Before the 1900s, tin was commonly used to package household foods. Since it protected the foods inside, and it could be bent with ease, it was regarded as an inexpensive, easy and health conscious way to keep foods fresh. Some of its disadvantages, which lead to its defeat to aluminum, included the fact that it could only be rolled thicker than aluminum; it became brittle when warm, reducing its malleability greatly, and the tin foil created a strange aftertaste, which was undesirable to many.
During the beginning of the 1800s, scientists and companies began to experiment with aluminum foil. Reynolds Wrap, started by Richard Reynolds, became the first company to use aluminum foil instead of tin. His reasons were simple and logical: aluminum rolled thinner than tin, increasing the amount of foil the company could produce on the same amount of money, while also reducing the amount of time the machines had to keep working, which helped reduce pollution into the atmosphere. Since aluminum is also recyclable, it reduced the amount of waste held in dumps and landfills, and less would have to be produced, since it could be re-used. This would help keep the amount of aluminum depots high, which maintaining our natural resources, and reducing pollution, since the mining equipment would not have to be used as much. The product could also protect foods with more effectiveness than tin, so foods could be kept longer without endangering the eater, it had a shiny texture that appealed to the general public, and it eliminated the strange aftertaste only found by using tin. This proved that aluminum was indeed superior to tin, even though there is continuing controversy concerning neurological damage in humans, yet no scientific evidence can yet support it. More research needs to be completed. Concerning the name, tin foil stuck with the product, just due to the fact that it existed for much longer.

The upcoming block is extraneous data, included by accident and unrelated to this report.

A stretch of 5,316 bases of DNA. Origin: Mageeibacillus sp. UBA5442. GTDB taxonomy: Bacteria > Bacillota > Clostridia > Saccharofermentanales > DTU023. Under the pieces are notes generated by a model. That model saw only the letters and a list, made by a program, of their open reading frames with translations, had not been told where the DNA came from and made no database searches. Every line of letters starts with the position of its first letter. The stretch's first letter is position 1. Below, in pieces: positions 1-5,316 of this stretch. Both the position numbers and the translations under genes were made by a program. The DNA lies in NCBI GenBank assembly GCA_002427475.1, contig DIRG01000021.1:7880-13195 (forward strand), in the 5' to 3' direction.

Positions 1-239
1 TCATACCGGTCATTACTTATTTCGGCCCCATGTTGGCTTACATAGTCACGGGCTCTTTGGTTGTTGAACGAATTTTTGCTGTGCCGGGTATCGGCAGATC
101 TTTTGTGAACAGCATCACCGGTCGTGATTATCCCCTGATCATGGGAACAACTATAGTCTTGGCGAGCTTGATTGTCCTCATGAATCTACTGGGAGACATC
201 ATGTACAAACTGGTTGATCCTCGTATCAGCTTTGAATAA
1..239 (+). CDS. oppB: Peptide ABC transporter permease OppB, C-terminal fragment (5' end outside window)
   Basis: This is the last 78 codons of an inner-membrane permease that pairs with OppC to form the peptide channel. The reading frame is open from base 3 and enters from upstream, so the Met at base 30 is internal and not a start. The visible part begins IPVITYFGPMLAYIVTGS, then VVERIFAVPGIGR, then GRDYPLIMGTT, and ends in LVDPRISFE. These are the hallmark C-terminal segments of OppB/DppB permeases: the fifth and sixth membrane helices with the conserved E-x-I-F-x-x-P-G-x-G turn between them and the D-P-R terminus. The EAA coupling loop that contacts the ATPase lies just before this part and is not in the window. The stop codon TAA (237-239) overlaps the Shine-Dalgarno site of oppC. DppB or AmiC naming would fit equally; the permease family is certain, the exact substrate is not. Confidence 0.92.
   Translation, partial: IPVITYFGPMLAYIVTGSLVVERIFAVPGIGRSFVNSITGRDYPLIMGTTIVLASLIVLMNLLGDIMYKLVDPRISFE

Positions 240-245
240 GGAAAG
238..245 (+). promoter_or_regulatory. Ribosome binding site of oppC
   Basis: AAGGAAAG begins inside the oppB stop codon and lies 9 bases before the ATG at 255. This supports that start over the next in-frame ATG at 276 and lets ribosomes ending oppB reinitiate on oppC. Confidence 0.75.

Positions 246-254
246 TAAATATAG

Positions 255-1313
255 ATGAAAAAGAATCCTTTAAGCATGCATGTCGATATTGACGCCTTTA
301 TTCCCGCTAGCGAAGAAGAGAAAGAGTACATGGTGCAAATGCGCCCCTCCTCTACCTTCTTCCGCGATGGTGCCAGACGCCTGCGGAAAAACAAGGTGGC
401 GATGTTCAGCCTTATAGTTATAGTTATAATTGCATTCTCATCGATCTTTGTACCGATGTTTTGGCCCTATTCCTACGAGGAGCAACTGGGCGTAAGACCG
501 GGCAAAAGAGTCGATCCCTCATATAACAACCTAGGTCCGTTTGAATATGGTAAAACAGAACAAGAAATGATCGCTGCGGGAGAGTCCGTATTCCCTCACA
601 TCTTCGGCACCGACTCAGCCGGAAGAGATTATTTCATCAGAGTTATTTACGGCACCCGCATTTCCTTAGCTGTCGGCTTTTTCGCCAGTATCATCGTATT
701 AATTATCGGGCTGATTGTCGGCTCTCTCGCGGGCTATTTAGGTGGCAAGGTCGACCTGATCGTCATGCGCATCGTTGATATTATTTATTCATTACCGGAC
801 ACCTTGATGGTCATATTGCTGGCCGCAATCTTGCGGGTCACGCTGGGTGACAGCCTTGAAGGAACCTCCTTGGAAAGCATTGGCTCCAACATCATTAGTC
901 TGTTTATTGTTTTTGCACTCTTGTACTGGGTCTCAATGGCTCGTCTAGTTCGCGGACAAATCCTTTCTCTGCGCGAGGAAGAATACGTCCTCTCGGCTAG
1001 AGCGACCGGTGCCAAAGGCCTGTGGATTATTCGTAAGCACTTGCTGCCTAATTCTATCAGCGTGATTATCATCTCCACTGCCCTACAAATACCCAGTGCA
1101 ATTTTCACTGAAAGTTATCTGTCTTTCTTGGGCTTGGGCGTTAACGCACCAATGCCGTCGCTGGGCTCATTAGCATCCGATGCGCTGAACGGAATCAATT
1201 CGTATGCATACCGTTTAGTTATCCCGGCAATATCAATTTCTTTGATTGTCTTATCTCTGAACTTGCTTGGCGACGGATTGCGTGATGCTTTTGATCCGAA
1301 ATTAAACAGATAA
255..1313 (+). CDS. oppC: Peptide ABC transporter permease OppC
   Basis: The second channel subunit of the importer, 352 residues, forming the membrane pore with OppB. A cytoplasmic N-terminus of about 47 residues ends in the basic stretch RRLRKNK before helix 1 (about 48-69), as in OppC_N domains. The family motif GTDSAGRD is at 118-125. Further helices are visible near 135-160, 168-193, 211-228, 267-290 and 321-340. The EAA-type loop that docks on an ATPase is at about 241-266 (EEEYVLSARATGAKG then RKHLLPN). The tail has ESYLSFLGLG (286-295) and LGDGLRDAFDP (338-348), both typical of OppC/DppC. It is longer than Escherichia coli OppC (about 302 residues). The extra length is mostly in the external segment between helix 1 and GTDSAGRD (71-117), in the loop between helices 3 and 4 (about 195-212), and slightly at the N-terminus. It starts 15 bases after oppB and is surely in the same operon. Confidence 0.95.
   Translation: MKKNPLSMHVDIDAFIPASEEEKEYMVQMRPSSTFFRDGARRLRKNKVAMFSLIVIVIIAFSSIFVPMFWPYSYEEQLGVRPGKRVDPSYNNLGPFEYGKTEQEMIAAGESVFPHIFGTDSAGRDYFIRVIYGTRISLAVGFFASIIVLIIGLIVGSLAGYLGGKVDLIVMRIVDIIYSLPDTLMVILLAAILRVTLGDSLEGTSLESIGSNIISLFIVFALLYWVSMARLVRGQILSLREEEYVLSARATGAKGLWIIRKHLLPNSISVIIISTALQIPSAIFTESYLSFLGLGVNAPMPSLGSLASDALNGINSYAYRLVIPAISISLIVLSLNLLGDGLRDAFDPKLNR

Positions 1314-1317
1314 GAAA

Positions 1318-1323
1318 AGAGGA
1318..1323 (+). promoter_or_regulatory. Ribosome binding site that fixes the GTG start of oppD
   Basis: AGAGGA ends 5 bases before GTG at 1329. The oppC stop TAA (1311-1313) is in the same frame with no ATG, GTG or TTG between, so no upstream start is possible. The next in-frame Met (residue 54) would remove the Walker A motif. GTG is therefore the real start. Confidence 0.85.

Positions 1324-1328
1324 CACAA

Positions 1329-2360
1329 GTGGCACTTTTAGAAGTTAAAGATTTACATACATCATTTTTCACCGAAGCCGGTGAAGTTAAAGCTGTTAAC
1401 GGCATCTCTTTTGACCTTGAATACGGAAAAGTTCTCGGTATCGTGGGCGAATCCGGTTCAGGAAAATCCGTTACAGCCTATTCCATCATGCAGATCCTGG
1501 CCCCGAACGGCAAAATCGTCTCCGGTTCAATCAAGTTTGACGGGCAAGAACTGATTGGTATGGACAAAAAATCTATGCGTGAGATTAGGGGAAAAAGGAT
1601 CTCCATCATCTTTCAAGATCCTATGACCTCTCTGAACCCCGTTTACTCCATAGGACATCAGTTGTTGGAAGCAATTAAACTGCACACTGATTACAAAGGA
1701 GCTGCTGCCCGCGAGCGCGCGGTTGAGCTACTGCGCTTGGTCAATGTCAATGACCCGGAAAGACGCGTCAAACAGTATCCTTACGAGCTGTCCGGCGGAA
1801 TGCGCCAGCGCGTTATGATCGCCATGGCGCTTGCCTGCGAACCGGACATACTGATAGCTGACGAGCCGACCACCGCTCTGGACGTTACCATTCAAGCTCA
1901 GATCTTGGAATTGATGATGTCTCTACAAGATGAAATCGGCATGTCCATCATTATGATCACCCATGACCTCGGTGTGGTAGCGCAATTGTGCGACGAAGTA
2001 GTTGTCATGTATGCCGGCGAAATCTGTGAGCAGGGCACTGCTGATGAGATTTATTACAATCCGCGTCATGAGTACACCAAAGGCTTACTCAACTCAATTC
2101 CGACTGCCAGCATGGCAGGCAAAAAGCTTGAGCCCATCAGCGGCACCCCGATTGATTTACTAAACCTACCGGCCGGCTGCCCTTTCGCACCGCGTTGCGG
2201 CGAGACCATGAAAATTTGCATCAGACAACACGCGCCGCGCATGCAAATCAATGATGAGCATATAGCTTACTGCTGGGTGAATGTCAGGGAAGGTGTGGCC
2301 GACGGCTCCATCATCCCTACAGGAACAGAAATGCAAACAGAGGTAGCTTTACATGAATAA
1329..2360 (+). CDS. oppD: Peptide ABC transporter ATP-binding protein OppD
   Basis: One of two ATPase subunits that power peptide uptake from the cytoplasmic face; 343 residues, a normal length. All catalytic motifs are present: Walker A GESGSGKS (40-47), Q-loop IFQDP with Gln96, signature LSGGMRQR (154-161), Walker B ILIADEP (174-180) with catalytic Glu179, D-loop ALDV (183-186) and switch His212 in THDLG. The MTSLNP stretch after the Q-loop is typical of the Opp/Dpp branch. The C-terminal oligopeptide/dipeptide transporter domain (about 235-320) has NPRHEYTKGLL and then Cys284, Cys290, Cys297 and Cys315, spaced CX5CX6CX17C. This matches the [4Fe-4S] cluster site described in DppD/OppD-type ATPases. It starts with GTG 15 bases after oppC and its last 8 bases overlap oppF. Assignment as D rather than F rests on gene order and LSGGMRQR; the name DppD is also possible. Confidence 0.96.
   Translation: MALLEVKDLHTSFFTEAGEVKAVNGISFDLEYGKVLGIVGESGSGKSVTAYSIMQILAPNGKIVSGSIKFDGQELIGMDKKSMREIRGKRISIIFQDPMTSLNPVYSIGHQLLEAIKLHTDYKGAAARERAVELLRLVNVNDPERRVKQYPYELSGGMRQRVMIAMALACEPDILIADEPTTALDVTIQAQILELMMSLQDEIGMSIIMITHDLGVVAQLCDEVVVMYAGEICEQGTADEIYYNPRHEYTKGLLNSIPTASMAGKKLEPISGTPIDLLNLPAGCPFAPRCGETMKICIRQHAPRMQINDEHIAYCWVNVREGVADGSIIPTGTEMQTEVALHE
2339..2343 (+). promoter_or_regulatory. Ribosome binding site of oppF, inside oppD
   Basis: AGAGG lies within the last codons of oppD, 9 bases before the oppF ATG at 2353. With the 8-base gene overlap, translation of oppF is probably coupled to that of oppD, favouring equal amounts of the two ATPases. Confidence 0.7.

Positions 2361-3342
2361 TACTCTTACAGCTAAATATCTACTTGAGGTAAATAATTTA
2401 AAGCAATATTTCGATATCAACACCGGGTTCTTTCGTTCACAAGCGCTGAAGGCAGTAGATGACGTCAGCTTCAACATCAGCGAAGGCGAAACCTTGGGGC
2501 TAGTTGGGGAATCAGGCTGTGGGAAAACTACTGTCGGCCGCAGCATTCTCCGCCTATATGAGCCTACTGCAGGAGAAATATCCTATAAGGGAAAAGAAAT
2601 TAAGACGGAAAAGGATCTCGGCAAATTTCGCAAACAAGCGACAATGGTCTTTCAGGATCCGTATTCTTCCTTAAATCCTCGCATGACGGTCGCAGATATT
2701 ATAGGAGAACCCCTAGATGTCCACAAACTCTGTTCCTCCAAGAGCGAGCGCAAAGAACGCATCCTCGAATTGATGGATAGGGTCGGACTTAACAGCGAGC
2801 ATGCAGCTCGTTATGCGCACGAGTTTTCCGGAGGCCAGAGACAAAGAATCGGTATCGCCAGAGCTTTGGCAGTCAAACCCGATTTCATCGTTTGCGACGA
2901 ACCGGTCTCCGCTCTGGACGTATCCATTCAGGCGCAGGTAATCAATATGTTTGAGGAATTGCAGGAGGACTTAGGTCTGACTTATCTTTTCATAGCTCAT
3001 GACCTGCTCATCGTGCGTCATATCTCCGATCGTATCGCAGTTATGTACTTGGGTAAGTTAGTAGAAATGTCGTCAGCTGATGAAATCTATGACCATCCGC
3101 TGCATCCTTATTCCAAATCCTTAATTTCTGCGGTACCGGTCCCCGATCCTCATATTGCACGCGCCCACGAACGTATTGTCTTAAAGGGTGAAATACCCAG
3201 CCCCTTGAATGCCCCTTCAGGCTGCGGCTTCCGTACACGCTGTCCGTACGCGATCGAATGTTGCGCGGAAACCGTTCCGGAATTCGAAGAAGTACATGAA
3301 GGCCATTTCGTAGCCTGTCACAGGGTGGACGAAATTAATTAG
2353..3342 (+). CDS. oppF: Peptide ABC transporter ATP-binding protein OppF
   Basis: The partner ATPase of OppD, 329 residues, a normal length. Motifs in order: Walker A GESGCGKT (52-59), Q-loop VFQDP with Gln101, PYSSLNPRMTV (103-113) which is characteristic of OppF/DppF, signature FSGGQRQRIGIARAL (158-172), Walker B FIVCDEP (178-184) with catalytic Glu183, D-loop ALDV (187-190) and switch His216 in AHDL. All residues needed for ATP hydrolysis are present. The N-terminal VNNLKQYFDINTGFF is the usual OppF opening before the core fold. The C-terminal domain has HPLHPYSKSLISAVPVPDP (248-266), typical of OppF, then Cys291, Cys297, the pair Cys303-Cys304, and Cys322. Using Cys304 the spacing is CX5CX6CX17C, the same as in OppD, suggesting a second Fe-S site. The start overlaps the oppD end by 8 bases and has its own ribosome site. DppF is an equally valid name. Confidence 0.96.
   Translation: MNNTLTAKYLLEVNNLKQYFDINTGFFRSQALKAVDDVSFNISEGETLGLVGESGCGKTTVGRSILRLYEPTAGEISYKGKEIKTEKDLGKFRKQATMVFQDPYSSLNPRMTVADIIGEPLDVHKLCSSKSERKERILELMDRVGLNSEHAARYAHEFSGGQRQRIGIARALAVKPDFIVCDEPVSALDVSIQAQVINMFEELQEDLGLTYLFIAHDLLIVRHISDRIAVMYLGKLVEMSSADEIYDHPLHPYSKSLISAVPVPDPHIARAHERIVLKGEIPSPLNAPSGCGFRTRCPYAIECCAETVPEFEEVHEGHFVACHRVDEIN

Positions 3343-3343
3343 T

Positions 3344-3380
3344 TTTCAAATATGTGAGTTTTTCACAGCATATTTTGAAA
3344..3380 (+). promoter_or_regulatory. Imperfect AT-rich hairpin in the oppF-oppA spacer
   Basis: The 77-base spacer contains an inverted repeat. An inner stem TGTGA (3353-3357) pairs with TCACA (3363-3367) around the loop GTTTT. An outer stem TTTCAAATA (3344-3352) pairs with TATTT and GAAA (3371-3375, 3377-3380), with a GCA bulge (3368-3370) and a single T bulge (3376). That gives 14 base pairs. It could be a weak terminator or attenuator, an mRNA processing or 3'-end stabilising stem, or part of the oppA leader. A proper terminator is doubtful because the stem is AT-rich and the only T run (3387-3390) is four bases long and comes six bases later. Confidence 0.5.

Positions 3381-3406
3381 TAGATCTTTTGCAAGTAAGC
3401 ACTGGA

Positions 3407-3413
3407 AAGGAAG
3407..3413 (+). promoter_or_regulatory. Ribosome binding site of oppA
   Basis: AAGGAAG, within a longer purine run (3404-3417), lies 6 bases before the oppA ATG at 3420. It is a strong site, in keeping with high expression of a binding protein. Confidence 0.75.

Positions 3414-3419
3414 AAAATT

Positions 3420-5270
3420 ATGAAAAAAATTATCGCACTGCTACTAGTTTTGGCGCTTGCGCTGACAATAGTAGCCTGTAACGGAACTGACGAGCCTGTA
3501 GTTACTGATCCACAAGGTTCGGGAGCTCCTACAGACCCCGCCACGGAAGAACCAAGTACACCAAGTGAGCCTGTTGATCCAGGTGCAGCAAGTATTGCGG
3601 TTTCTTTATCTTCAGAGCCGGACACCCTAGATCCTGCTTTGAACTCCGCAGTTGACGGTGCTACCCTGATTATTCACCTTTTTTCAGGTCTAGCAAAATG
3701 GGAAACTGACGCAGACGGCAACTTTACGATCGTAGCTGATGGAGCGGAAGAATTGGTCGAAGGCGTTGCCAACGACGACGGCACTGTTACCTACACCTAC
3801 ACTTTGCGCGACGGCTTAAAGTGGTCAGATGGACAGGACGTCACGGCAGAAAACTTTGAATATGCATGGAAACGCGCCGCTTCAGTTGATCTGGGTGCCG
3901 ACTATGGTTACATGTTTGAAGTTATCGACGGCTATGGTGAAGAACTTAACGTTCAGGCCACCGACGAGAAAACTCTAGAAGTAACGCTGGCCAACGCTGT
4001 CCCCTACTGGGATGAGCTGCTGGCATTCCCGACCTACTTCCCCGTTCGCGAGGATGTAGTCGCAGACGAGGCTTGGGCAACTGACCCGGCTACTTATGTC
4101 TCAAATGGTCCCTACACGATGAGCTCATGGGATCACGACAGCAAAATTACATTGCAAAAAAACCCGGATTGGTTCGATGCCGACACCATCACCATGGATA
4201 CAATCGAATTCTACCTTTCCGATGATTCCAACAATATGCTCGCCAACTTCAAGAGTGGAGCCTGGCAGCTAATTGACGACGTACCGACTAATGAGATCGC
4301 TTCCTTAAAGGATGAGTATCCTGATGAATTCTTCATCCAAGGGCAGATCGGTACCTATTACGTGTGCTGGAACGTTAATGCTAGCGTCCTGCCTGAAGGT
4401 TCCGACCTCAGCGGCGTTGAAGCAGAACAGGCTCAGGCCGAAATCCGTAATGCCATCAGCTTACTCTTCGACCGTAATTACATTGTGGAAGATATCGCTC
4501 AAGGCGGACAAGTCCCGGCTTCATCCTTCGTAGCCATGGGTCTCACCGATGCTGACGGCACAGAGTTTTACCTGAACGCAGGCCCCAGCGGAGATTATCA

Tin is a transition element of the fourteenth group. Its atomic number...
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